Source: TVOverMind

6. “Tainted Love” (1981) – Soft Cell

“Tainted Love” is a song that’s been covered by many different artists, including versions from “Madchester” band Inspiral Carpets and Marilyn Manson. However, while many assume that these covers are based off of the famous 1981 single from English synth-pop duo Soft Cell, that version itself is in fact a cover.

“Tainted Love” was originally recorded by American singer Gloria Jones back in 1965, though it wasn’t until the mid-70s that the song started to catch on. Jones even rerecorded it in 1976 with her boyfriend Mark Bolan, singer/guitarist of the rock band T-Rex, producing. Sadly, Jones is more closely associated today with tragedy than her famous song, as she was driving the car in the accident that killed Bolan in 1977.

Source: IMDb

5. “Girls Just Want To Have Fun” (1983) – Cyndi Lauper

Cyndi Lauper’s breakthrough hit, “Girls Just Want To Have Fun” reached number two on the Billboard Hot 100 and was a worldwide hit throughtout late 1983 and early 1984. It was the first major single off of Lauper’s debut album She’s So Unusual and remains her most popular song, becoming a feminist anthem in the process.

Ironically, the song was written by a man, as Robert Hazard first recorded it in 1979. Hazard’s version was written from a male perspective and Lauper was actually reluctant to record it at first because of this. As such, her version of the song was meant to emphasize that women could have just as much fun as men and many would argue that the song now belongs to Lauper (even if it doesn’t in a legal sense).

Source: Parade

4. “Cum On Feel The Noize” (1983) – Quiet Riot

Quiet Riot were already a veteran heavy metal outfit by the time they released their biggest single in 1983, with founding guitarist Randy Rhoads having quit the band in 1979 to join Ozzy Osbourne’s band (Rhoads passed away tragically in a plane crash in 1982 at the age of 25). Nowadays, the song “Cum On Feel The Noize is so closely associated with the band that many don’t realize that it was written and recorded by the British rock band slade a decade before Quiet Riot made it a hit. In fact, Slade’s original version was a hit in its own right, reaching No. 1 on the UK charts.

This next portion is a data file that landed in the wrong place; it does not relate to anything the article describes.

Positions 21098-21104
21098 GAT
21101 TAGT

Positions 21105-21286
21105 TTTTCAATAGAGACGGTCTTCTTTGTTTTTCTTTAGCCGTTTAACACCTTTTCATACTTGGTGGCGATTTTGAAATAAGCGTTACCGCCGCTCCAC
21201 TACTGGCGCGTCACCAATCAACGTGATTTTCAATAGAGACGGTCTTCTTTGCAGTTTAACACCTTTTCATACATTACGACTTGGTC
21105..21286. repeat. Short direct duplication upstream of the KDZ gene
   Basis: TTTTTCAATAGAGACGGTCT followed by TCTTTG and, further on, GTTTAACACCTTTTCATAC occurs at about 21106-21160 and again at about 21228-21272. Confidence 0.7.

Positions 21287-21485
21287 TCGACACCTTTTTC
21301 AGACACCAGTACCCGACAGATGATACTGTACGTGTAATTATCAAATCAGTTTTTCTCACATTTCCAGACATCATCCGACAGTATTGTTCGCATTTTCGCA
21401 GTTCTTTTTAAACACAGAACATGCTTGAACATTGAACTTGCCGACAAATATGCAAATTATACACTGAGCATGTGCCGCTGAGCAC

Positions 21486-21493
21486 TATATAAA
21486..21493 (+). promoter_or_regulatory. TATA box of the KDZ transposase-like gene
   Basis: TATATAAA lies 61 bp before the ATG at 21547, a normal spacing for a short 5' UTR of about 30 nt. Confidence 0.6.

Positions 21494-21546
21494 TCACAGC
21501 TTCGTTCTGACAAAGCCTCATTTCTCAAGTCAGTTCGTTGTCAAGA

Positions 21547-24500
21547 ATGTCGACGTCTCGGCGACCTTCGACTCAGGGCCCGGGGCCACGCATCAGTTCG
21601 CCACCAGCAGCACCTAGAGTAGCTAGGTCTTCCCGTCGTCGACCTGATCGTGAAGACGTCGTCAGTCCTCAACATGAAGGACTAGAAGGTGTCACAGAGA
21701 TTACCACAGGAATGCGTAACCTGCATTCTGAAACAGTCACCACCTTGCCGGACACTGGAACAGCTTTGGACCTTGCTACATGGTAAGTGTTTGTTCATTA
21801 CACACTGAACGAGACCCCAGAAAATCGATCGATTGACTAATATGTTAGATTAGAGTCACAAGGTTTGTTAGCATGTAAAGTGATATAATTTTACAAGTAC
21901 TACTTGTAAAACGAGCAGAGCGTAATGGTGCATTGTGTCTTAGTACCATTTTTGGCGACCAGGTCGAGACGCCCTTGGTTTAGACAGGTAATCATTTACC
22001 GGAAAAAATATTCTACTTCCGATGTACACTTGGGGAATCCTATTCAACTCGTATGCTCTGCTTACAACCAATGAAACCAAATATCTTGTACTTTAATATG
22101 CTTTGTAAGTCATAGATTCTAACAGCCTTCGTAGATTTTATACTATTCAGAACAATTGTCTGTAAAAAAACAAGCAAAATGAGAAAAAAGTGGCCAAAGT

Despite Quiet Riot actually being reluctant to include the song on their album Metal Health – primarily because lead vocalist Kevin DuBrow wanted every song to be an original – the band called up Slade to secure permission to record it. Several members of Slade have complimented Quiet Riot’s cover over the years, though Quiet Riot drummer Frankie Banali has claimed that Slade was bitter that his band’s version proved much more successful.

Source: Society of Rock

3. “Got My Mind Set On You” (1987) – George Harrison

George Harrison scored a late solo career hit with 1987’s “Got My Mind Set On You,” which is significant for being not just Harrison’s final #1 hit but also the last #1 from any ex-member of The Beatles. The song was not written by Harrison, however; in fact, it dates back to 25 years earlier when it was first recorded by James Ray in 1962 (writing credts go to Rudy Clark).

In hindsight, the fact that the song wasn’t Harrison’s should have been obvious, as it lacks any of the religious themes of his two previous #1 hits, “My Sweet Lord” and “Give Me Love (Give Me Peace On Earth).”


2. “Don’t Turn Around” (1993) – Ace of Base

Swedish pop quartet Ace of Base were flying high when they released “Don’t Turn Around” for their 1993 US debut album, The Sign. The song has gone on to become one of the band’s most popular songs and its close association with Ace of Base can attributed largely to the fact that it sounds quite different from the original version.

First written for Tina Turner in 1986 – whose record company subsequently released it as a B-side – “Don’t Turn Around” was then recorded by British reggae group Aswad in 1988. Believing that Aswad’s version was too upbeat, Ace of Base recorded a minor key version (according to Ace of Base’s Jonas Berggren, they felt that the song was “too much in major”). The key change proved to be a hit with critics and the song went on to reach No. 4 on the Billboard Top 100.

Source: Pinterest

1. “Torn” (1997) – Natalie Imbruglia

Australian pop singer Natalie Imbruglia scored her biggest hit with the song “Torn,” off her debut album Left of the Middle, but she wasn’t the first to record it. Originally written by Scott Cutler, Anne Preven, and Phil Thornalley in 1993, “Torn” was recorded in Danish the same year by singer Lis Sarensen. Two years later, Cutler and Preven recorded a version with their American alternative rock band Ednaswap, while American-Norwegian singer Trine Rein also recorded a version in 1996.

Thornalley actually worked with Imbruglia for her version of “Torn” and the song went on to earn her a Grammy nomination for Best Female Pop Vocal Performance, as well as becoming the most-played song in the US for the remainder of the 1990s.